A person with direct knowledge of the deal, speaking on condition of anonymity because the team had yet to officially announce it, confirmed the agreement to The Associated Press. Zumaya's decision to join the Twins was first reported by MLB.com.
Zumaya can make up to $900,000 more in performance bonuses, bringing the potential value of the contract to $1.75 million.
The 27-year-old right-hander was a dominant, hard-throwing setup man for division rival Detroit in 2006, a head-turning rookie capable of throwing 100 mph heat who helped the Tigers advance to the World Series. He hasn't pitched an entire season since then, however, because of a series of arm problems. The latest injury was a broken elbow he suffered at Minnesota in gruesome fashion during a game against the Twins at Target Field in June 2010, and he hasn't pitched in the majors since.
Zumaya said the day after he felt "a loud and disgusting pop," as if the joint had exploded, before falling to his knees in severe pain with fear his once-promising career was over in that instant. He started spring training last year set on a revival, but he felt soreness after pitching in his first exhibition game. He eventually had surgery in May and was shut down for the remainder of the season.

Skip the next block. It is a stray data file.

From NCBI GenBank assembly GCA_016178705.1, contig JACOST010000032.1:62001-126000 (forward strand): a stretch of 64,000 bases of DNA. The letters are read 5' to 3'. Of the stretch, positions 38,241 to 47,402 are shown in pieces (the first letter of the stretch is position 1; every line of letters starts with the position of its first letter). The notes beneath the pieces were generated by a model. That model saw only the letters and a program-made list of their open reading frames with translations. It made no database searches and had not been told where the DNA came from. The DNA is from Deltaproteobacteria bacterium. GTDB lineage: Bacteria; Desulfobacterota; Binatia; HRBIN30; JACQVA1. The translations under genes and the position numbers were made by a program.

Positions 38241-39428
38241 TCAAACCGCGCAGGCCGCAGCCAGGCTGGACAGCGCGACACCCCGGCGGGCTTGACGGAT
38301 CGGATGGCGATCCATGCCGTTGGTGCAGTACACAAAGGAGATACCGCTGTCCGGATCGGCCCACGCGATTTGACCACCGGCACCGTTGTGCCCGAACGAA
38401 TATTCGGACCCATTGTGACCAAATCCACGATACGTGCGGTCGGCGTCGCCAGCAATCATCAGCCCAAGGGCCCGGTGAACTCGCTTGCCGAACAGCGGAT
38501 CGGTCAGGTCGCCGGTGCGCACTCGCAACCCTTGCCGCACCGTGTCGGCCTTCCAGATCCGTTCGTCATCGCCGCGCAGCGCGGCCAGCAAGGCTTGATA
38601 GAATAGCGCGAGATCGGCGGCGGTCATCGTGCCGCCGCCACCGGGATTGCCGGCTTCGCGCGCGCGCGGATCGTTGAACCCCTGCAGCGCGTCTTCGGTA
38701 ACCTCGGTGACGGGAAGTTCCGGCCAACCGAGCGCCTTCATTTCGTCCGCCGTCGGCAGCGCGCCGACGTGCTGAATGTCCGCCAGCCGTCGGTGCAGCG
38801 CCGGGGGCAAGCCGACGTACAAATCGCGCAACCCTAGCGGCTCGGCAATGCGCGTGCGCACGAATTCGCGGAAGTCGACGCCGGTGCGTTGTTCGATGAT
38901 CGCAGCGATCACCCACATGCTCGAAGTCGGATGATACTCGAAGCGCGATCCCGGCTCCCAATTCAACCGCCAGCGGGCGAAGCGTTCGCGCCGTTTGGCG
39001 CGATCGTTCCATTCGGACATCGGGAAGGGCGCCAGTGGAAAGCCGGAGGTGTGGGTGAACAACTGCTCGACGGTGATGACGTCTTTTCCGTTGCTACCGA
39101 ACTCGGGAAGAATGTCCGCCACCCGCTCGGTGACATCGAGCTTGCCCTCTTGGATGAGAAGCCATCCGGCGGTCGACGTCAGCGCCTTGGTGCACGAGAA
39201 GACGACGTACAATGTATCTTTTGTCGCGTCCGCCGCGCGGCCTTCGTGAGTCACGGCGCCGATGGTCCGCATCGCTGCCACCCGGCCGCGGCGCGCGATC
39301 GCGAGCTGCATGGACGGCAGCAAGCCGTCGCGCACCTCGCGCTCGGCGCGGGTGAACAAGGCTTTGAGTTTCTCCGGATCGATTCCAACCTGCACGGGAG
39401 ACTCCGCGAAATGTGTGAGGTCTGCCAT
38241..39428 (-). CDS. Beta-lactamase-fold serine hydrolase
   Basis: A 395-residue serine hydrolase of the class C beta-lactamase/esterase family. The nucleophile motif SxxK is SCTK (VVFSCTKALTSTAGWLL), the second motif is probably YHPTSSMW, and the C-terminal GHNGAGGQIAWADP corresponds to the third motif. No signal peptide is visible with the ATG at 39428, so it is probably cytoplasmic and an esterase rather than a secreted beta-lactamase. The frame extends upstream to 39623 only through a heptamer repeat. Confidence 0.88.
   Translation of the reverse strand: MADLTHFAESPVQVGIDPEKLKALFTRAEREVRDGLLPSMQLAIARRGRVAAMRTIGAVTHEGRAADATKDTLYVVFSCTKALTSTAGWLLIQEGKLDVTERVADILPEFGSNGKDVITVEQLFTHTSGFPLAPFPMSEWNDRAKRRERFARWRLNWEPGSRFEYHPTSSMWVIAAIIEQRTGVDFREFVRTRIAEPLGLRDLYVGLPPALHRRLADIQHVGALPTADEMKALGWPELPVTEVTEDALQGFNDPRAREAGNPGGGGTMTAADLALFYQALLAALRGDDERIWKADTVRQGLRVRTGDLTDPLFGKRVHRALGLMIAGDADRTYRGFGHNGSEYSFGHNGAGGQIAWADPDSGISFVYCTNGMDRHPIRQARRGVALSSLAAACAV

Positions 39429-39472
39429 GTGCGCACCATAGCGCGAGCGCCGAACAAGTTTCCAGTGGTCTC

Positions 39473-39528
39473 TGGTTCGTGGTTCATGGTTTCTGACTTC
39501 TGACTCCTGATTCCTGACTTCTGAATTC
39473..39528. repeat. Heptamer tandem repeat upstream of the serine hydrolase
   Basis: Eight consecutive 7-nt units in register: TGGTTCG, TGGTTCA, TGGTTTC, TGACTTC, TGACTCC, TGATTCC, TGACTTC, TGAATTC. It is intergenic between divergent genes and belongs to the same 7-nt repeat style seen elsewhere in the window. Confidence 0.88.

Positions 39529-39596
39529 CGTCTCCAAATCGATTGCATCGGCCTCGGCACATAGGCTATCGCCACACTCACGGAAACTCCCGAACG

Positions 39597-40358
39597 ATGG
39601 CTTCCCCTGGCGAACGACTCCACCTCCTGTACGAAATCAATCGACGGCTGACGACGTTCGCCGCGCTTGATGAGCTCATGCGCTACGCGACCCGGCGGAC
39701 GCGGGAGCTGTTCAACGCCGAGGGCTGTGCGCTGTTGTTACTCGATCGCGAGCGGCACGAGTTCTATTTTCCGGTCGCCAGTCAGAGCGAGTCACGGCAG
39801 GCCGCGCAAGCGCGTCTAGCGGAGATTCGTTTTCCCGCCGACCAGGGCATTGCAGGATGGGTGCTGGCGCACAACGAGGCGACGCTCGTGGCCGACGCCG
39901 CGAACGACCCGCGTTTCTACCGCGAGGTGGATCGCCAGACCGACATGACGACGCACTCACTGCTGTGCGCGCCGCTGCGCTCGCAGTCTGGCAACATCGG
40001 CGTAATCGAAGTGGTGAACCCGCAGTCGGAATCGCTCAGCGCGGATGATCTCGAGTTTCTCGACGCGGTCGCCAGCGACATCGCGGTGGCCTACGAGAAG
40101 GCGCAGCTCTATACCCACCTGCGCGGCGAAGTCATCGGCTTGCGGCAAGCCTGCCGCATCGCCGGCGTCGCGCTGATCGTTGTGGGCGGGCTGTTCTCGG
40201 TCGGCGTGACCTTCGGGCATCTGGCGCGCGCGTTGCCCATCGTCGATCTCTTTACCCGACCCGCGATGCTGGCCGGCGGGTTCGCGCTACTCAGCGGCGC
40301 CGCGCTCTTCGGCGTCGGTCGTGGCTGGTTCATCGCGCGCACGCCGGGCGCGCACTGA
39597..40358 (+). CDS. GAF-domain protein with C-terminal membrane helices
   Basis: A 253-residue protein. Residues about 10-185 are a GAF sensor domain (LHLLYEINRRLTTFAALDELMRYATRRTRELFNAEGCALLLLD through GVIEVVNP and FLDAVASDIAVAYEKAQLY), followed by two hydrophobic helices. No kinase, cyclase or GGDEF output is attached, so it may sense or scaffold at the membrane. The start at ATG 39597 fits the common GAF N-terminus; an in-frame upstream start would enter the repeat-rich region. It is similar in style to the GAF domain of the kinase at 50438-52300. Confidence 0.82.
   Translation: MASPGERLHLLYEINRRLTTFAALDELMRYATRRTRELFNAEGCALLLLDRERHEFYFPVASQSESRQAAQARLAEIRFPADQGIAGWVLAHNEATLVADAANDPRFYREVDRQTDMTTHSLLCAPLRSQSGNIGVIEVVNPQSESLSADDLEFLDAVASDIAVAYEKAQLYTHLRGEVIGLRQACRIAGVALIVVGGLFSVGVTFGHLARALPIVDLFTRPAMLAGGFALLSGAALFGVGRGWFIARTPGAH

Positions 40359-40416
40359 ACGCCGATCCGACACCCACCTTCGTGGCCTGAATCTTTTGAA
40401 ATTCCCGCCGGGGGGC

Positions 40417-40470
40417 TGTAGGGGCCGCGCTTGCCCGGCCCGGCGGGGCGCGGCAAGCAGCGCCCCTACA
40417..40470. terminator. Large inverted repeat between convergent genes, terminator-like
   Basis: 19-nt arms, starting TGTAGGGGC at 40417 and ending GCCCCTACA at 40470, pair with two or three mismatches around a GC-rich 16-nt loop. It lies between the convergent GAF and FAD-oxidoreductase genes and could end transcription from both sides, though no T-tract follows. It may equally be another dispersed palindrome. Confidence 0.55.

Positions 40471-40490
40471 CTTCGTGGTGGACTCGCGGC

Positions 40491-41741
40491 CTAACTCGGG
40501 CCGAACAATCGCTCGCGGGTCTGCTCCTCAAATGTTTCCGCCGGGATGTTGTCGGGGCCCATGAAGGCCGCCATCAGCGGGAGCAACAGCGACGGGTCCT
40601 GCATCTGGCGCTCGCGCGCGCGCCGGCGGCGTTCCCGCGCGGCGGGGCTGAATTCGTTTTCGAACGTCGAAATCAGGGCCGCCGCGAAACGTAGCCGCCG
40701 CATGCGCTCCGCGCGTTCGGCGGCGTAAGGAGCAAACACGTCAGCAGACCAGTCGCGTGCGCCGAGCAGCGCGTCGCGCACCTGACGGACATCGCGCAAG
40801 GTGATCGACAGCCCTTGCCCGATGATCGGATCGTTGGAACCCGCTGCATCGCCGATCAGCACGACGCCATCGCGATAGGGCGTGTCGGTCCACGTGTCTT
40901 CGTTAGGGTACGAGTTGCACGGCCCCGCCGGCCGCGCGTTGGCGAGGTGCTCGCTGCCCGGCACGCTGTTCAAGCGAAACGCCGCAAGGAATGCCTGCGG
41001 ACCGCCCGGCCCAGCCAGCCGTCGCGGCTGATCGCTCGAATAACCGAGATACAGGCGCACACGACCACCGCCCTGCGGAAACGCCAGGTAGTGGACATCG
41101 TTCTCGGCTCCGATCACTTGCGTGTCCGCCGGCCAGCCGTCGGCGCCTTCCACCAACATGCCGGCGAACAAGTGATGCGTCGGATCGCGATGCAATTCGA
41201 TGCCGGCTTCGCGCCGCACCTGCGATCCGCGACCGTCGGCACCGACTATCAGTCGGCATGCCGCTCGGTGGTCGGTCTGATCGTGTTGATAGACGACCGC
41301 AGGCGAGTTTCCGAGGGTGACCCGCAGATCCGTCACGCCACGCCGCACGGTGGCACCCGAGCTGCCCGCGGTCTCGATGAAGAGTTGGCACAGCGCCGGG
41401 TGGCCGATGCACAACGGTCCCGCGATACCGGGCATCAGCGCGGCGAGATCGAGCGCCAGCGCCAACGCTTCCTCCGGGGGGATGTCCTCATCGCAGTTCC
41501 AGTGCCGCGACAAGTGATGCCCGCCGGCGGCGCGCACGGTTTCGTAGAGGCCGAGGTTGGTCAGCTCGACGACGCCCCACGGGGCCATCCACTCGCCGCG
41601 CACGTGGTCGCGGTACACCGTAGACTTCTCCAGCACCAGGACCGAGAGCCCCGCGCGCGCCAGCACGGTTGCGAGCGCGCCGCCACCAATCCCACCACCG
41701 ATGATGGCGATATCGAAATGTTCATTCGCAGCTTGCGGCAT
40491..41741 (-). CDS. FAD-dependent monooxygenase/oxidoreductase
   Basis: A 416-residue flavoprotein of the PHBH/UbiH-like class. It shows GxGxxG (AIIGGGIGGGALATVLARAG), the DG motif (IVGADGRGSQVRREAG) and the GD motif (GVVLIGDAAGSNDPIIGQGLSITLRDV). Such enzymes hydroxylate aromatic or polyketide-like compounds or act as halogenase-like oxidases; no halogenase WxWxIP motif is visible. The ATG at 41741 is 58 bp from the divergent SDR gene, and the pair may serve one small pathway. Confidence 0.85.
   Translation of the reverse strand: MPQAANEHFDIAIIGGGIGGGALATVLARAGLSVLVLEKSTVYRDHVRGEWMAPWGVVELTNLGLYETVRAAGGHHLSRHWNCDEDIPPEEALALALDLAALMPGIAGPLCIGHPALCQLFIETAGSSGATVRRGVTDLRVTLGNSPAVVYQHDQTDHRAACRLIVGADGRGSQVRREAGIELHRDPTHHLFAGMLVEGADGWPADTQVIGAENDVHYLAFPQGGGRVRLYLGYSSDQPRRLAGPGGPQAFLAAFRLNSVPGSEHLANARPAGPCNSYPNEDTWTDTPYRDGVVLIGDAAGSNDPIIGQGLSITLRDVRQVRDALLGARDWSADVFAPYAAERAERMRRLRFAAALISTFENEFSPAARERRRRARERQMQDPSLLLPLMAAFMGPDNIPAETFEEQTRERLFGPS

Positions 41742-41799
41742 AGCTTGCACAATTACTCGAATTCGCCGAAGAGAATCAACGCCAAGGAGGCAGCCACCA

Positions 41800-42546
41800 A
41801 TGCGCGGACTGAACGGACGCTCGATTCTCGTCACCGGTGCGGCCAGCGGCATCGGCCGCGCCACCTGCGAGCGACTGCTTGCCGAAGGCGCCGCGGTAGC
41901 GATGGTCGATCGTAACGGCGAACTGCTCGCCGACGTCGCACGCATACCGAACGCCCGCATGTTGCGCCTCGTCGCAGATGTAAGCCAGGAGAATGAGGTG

After logging more than 81 innings his rookie year, Zumaya hasn't topped 39 since.
He missed big chunks of the 2008 and 2009 seasons because of shoulder problems and was out of commission for much of the year before that with a middle finger strain. Finally, in 2010, Zumaya was back in form, putting up eye-popping numbers on the in-stadium radar screens, posting a 2.58 ERA in 38 1-3 innings with 34 strikeouts and just 11 walks, the best ratio of his career. But then there was the broken elbow.
If Zumaya can stay healthy this spring and still reach the upper 90s with his fastball, he'll give the Twins a much-needed strikeout threat in the back of their bullpen. Minnesota's relievers ranked last among the 30 major league teams last season with a collective 4.51 ERA, and their strikeouts-per-nine-innings ratio of 6.31 was also the lowest in baseball.
AP Sports Writer Jon Krawczynski contributed to this report.